Volunteering for board membership will include all types of boards – requests to sit on specific boards are not considered as the needs of the service are the primary consideration. Your name will be added to a list of volunteers and will remain current for two years. It is not necessary to contact CG PSC to ask about the status of your selection for a board.
You may volunteer by sending an email to OPM-1. In your request, please include:
What items in my record do the board members see?
Officer boards and panels will see the board/panel view of a member’s record. This view will mask any personal data, in addition to a member’s race and gender. More specifically, the board will see the member’s Employee Summary Sheet (ESS) and Electronically Imaged Personnel Data Record (EI-PDR). For more information about the items viewed from your EI-PDR, there is a complete list in COMDTINST 1410.2.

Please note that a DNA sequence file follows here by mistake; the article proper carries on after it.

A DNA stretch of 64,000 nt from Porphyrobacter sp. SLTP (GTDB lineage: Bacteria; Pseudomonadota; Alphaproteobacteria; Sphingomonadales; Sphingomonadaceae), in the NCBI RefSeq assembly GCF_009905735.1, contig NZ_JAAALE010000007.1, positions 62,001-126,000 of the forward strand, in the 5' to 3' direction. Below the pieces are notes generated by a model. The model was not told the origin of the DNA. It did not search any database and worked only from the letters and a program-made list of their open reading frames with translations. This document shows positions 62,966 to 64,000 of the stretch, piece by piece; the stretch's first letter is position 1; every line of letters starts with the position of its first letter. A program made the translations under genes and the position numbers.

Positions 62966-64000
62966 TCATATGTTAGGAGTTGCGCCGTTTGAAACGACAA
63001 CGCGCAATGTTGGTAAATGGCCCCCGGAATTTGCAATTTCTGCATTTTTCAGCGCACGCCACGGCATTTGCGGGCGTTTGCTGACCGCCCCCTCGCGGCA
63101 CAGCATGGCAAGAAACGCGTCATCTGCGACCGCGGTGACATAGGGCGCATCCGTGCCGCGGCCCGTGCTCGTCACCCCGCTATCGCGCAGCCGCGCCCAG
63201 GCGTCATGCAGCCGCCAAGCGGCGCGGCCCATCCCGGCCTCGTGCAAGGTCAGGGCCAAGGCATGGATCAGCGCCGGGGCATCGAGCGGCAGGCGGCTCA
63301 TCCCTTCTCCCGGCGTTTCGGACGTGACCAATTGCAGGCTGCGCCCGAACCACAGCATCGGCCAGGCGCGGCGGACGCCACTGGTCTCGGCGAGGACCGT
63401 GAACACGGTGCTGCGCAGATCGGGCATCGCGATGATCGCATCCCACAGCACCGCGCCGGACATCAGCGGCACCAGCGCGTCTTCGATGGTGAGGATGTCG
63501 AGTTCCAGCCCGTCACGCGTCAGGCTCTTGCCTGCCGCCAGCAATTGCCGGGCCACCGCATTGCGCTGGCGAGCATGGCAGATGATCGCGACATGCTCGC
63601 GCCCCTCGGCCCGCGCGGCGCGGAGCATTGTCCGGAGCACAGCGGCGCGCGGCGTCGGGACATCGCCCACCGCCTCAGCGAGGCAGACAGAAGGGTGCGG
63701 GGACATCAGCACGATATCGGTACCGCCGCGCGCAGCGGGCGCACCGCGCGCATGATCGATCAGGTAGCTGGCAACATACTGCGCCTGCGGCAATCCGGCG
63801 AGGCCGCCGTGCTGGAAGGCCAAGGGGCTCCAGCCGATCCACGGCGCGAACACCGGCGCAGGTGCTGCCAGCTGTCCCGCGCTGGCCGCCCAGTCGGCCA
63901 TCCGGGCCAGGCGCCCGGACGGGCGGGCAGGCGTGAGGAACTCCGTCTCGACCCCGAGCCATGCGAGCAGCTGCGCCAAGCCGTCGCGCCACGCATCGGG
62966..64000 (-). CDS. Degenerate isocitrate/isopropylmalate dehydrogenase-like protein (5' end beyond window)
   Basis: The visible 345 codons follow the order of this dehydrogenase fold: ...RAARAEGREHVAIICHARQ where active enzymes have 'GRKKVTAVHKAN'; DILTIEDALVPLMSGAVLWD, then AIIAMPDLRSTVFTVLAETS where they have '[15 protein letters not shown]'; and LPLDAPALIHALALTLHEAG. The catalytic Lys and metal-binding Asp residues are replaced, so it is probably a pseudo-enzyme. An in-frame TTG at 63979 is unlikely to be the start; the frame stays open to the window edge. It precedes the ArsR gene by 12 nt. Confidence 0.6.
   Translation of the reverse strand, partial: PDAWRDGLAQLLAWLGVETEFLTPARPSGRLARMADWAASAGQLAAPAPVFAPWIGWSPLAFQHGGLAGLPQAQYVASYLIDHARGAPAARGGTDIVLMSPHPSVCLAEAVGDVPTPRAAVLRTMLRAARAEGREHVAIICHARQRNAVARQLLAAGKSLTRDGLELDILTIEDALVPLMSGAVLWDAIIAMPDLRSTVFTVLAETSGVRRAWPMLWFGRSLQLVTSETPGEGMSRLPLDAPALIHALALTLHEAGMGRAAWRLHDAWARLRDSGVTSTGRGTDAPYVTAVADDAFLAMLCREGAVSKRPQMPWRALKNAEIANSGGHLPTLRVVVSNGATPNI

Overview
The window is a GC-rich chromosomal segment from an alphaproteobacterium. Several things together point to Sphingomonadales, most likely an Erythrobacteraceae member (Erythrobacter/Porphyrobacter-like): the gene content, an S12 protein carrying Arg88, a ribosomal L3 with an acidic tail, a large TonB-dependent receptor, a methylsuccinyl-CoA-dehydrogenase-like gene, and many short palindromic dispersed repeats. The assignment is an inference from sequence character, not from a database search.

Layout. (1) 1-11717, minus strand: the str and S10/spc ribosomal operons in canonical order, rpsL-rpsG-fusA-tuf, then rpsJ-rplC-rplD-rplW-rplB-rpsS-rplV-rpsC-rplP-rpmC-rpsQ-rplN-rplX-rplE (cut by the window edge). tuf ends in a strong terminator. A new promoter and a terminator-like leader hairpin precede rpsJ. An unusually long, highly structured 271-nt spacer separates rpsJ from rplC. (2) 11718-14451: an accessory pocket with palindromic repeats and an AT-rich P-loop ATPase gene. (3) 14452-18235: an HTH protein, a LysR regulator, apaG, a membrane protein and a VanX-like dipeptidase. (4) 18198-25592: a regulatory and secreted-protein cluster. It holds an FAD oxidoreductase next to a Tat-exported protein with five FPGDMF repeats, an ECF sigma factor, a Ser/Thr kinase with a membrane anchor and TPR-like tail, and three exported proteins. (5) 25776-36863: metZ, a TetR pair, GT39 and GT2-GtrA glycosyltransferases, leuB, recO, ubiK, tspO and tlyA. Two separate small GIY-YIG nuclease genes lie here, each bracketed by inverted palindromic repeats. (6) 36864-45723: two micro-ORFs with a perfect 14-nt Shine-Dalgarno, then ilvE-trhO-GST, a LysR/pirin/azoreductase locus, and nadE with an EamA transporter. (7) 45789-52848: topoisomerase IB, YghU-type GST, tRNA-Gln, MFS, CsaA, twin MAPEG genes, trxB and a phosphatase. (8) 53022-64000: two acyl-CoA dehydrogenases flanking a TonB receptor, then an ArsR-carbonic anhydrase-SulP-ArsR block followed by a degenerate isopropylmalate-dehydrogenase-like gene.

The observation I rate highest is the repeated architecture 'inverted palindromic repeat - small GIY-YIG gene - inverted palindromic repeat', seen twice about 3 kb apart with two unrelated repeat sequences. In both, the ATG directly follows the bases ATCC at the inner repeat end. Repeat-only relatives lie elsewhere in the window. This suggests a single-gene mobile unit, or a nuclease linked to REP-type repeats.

It is important that members in-zone for promotion verify their record is up to date. Adding new documents to your record may not happen instantaneously, so doing this well ahead of the board is critical. Click here to request a copy of your record and for procedures for entering new documents.
Did my most recent OER make it into my record?